Sheer confusion. This puts parties in lawsuits involving contracts in the position of always having to appeal all the way to the Supreme Court if that court has not yet made a decision regarding that type of tort in the context of that type of contract. A virtual gold mine for attorneys, but not so good for the clients involved.
I have been the Clark County Washington Hearings Officer hearing Animal Control cases from the County and the City of Vancouver for about 10 years. People often seem frustrated and upset that the government is involved in dog bite, cruelty, and other animal control issues. However, a new decision was issued yesterday in a case involving a local government’s liability for not responding to complaints regarding dangerous dogs. The case is Gorman v. Pierce County, Washington Division II Court of Appeals, 42502-5-II.
Two dogs entered the Plaintiff’s house through an open door and mauled her in her own bedroom. In addition to suing the dog owners, she also sued Pierce County for negligently responding to complaints about the dogs made prior to the attack. Pierce County involved the public duty doctrine and moved to have the complaints dismissed, but the trial court refused. Pierce County and the other defendants were found liable. The court also found that the plaintiff’s actions contributed to her injuries. Pierce County appealed on various grounds.
The appellate court found that Pierce County had a mandatory duty to act. Pierce County has a very similar ordinance to Clark County for determining whether a dog is potentially dangerous. The criteria includes menacing conduct, biting, or otherwise threatening the safety of humans or other animals. The court held that the county had a duty to evaluate a dog to determine if it was potentially dangerous if they had a written statement from a complaintant, a report of a dog bite, testimony from animal control or law enforcement regarding their observation of the dog, or other substantial evidence.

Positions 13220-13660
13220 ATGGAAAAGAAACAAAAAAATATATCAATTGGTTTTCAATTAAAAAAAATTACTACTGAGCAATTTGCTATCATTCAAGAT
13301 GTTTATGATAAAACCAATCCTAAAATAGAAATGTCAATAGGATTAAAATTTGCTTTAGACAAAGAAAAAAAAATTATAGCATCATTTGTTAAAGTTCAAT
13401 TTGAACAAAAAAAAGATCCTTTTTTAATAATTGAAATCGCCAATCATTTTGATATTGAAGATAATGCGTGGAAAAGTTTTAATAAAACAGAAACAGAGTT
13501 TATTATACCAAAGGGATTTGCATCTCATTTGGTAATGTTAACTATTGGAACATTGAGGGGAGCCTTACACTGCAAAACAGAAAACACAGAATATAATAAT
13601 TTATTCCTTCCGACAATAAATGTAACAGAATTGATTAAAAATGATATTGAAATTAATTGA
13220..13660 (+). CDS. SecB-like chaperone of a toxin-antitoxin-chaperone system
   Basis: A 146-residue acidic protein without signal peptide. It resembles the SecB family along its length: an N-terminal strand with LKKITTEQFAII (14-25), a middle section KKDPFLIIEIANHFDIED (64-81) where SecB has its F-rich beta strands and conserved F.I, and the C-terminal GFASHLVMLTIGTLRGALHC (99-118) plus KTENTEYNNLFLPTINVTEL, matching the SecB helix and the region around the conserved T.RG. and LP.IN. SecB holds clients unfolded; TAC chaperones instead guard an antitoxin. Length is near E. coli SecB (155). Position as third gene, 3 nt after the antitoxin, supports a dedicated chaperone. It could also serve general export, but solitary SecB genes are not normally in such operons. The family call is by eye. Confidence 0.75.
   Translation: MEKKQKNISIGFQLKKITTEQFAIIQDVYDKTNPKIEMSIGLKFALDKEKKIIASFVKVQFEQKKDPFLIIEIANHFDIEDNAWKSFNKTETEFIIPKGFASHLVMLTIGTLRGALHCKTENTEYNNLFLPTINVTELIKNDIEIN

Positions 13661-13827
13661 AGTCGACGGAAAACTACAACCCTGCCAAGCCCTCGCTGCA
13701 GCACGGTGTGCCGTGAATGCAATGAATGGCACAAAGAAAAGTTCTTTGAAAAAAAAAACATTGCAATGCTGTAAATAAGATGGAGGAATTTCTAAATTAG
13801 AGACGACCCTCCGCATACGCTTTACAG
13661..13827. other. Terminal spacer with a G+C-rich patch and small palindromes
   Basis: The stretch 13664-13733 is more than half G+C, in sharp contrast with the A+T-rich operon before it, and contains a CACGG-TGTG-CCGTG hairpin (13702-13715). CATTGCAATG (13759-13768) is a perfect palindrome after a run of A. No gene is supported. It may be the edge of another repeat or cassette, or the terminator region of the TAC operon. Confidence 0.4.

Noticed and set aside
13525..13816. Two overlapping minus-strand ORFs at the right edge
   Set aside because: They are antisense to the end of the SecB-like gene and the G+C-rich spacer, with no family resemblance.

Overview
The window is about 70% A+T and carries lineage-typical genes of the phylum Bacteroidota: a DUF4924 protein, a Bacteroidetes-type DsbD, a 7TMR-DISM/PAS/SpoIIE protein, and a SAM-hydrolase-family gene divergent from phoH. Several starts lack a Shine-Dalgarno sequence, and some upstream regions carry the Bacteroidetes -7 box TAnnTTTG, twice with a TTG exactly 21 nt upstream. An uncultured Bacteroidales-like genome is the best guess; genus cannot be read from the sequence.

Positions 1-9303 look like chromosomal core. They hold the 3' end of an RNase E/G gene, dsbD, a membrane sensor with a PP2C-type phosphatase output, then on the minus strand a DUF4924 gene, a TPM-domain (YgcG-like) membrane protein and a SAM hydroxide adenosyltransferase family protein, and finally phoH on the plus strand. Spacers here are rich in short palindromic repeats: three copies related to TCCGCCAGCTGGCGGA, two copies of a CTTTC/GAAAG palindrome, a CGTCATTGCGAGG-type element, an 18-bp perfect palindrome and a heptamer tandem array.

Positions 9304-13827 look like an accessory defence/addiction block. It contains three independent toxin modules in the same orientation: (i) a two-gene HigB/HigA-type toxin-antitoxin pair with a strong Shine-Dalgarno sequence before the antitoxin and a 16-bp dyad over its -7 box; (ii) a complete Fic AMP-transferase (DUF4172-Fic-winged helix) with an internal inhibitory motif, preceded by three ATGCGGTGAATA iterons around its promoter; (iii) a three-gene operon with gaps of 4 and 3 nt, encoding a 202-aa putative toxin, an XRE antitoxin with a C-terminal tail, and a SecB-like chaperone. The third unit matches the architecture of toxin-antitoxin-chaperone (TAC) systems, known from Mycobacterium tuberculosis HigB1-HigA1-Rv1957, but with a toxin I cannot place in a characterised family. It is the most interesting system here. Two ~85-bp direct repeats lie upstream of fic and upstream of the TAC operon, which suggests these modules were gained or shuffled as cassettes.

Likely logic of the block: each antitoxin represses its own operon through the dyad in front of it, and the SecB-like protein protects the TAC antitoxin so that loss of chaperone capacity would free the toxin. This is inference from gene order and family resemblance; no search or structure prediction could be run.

Interestingly the court also found that in deciding to classify a dog, the county could consider prior complaints regarding other dogs belonging to the same owner (see, it really is the owner, not the dog).
Unlike Clark County, Pierce county required confinement of a potentially dangerous dog and could seize the dog if the terms of confinement were not met. Clark County has no particular requirements once a dog is declared potentially dangerous.
One of the attacking dogs in the Gorman case had been reported as threatening humans or animals multiple times, by plaintiff and other people in the neighborhood. The attack that was the subject of the case was very severe and caused the plaintiff serious injuries. The plaintiff’s service dog was killed in the attack.
Pierce County tried to argue that they had no legal duty of care to the plaintiff under the public duty doctrine, which states that a government’s obligation to the public, as opposed to an individual, is not a legal duty of care. This doctrine does have certain exceptions. One of those is the Failure to Enforce exception.
Under this exception, a government’s obligation to the general public become a legal duty to a plaintiff when: (1) government agents who are responsible for enforcing statutory requirements actually know of a statutory violation, (2) the government agents have a statutory duty to take corrective action but fail to do so, and (3) the plaintiff is within the class the statute intended to protect. Gorman at 10. Pierce County argued that the second element was not met, and that it had no statutory duty to take action. The appellate court disagreed.